Ernie Souchak, Editor-in-Chief
Chicago Tribune columnist Eric Zorn recently was caught doing something that has his employer and the U.S. Attorney's Office very upset.
He told the truth!
In an unguarded moment of honesty, Zorn let fly that the Chicago Tribune did in fact warn Rod Blagojevich that the feds were recording him.
You might say Zorn had a "Gruber" moment, and like Jonathan Gruber, he hoped it would go un-noticed.
Here's what Zorn had to say about IP2P's reporting of what he said:
"Not that it matters, really, but I didn't know I was speaking on the record for 'Ernie Souchak,' the brave blogger who has adopted the pseudonym of a John Belushi character. Next time you might want to say you're seeking a quote for publication. Though scrolling through the last year's worth of entries there is not a single reader comment on any of the posts on this blog, so I'm not sure anyone is going to see what I said anyway."
So Zorn claims he thought he was speaking off the record when he said that the Tribune warned Blago.
And now that he's clearly on the record, he's hoping no one will see what he had to say.
God forbid Zorn print the truth in his own column at the Tribune.
No, instead Eric "Gruber" Zorn is praying for a "Change of Subject."
Hey Eric, here's an idea: let's talk about the sealed Blago wiretap tapes the Tribune won't share with the public.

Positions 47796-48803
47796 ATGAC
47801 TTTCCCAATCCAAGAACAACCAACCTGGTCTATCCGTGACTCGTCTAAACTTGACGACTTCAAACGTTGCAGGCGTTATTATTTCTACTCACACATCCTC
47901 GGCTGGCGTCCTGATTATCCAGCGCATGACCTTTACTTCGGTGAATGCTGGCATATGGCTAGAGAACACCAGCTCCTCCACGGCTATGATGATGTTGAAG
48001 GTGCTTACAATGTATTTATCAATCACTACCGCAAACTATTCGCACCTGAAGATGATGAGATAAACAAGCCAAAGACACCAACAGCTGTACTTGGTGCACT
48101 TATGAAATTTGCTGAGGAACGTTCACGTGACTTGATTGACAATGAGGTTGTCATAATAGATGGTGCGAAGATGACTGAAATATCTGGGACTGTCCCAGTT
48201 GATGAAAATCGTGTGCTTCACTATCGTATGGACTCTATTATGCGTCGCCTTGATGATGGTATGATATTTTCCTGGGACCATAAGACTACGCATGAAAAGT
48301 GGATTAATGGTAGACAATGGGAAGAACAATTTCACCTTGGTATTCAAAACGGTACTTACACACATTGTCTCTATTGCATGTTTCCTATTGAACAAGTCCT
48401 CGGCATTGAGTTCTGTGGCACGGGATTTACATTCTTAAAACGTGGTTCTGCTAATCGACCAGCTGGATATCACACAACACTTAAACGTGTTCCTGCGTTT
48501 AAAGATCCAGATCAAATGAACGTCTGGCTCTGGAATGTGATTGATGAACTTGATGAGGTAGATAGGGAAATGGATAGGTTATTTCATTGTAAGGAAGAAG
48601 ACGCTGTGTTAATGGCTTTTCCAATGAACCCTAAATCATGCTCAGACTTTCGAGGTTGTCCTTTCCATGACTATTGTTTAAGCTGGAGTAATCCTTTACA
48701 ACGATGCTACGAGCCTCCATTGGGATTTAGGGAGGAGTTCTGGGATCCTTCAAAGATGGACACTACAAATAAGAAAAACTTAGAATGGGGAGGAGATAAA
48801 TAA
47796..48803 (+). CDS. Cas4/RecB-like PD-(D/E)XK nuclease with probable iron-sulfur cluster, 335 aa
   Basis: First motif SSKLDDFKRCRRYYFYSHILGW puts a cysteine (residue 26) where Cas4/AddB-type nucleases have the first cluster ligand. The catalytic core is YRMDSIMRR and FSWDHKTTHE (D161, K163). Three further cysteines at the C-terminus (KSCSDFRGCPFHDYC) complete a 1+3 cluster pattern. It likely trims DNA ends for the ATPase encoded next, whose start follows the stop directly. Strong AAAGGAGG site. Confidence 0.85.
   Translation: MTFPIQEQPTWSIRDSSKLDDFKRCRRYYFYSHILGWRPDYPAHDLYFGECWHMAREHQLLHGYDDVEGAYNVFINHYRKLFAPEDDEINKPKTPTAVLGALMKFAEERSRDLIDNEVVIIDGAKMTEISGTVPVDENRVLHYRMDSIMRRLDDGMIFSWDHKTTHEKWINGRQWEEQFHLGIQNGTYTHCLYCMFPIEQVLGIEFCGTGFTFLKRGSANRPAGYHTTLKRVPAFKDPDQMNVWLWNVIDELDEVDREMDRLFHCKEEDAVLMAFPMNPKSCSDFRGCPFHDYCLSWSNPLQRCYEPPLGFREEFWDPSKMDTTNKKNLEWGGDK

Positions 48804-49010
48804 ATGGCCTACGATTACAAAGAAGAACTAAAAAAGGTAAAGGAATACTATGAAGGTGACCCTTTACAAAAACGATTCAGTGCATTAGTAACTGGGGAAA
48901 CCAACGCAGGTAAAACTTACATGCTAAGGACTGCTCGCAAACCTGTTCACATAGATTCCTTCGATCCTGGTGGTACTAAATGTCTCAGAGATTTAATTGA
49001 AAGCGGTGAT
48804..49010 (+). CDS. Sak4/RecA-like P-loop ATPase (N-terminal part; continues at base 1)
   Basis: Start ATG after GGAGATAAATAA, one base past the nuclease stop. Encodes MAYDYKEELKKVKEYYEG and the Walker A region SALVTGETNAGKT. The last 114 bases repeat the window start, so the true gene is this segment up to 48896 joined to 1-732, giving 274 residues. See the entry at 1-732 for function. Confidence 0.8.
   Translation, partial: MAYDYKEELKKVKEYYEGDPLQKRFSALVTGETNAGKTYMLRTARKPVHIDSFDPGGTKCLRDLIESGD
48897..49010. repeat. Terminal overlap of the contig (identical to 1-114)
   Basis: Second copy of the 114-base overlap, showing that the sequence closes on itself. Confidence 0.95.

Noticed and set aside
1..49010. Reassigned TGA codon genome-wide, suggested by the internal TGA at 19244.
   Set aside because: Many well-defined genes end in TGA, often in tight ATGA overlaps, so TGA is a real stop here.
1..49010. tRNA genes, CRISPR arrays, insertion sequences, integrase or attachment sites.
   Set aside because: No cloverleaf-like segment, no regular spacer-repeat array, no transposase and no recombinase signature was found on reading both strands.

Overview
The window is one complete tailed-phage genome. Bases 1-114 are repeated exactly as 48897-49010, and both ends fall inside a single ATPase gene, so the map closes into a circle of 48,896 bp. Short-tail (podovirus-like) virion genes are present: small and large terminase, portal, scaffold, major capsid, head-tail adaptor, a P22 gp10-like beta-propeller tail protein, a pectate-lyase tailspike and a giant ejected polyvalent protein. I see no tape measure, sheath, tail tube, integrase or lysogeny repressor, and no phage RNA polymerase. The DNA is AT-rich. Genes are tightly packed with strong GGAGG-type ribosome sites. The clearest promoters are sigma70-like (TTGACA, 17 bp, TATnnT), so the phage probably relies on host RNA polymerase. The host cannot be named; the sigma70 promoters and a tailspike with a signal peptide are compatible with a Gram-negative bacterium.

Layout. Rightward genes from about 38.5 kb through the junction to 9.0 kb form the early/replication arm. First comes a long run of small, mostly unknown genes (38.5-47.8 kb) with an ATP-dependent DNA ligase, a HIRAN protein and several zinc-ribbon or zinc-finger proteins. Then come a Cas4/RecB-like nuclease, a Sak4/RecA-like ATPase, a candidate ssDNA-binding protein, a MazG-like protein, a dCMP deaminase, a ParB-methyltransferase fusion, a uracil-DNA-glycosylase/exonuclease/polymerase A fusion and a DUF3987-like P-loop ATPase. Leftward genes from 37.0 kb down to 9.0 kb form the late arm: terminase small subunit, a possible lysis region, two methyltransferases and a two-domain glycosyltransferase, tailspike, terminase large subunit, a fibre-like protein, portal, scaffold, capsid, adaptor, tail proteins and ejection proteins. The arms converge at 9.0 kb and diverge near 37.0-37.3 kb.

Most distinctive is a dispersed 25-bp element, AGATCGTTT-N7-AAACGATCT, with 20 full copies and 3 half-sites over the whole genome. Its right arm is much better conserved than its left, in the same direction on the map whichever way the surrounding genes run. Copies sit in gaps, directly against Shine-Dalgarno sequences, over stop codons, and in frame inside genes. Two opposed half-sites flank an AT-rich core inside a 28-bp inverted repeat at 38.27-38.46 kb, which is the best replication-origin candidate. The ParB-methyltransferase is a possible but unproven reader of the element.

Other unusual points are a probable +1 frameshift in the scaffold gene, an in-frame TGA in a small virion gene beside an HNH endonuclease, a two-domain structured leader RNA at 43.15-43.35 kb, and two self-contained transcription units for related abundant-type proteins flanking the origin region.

Ernie Souchak, Editor-in-chief
Was former U.S. Attorney Patrick Fitzgerald displaying his intellectual shortcomings or was he just being duplicitous when he was given the opportunity to deny that he was the one who ultimately warned Governor Rod Blagojevich that he was recording Blago's phone conversations?
In a recent phone call Fitzgerald was asked directly:
"Do you deny that the U.S. Attorney's Office had communications with the Chicago Tribune about the Blagojevich case on Dec. 4, 2008?"
Fitzgerald's response: "I'm not denying it and I'm not not denying it."
Really, Patrick? "Not not denying it"?
You either deny it or you don't.
And for the record, you did "not deny" communicating with the Chicago Tribune before you decided to "not not deny" communicating with them.
What's next, Patrick? Are you and former White House counsel Greg Craig, who is now your law partner at Skadden, Arps, Slate, Meagher & Flom LLP, going to do Abbott and Costello's "Who's on first" routine for us?
And by the way is "not not" the kind of nonsense you teach the students at the University of Chicago Law School in your capacity as a Feirson Distinguished Lecturer?
If so, they will never be able to practice law anywhere but Chicago.
To: Sarah Galer
Cc: amgardn, andaws
Sent: March 29, 2013 at 10:59 AM
Subject: Feirson Distinguished Lecturer
Ms. Sarah Galer
Please inform Patrick Fitzgerald that the Office of Professional Responsibility and the U.S. Inspector Generals Office would be who conducts an investigation of a U.S. Attorney.
I would have thought a "Feirson Distinguished Lecturer" would know that.
< name redacted >
p.s. Perhaps Mr. Fitzgerald's 1st lecture could be on this very subject.
To: Patrick Fitzgerald
Cc: Aaron Goldstein , Sheldon Sorosky
Sent: 2013-03-29 02:46:11 +0000
Subject: Fwd: Media inquiry/Patrick Fitzgerald
Mr. Patrick Fitzgerald
You are on the record claiming that you do not know who would investigate the U.S. Attorney's Office regarding the leaks to John Chase and the Chicago Tribune.
Do you agree, there should be an investigation?
< name redacted >
Sent: 2013-03-27 09:34:58 GMT
Subject: Media inquiry/Patrick Fitzgerald
Ms. Sarah Galer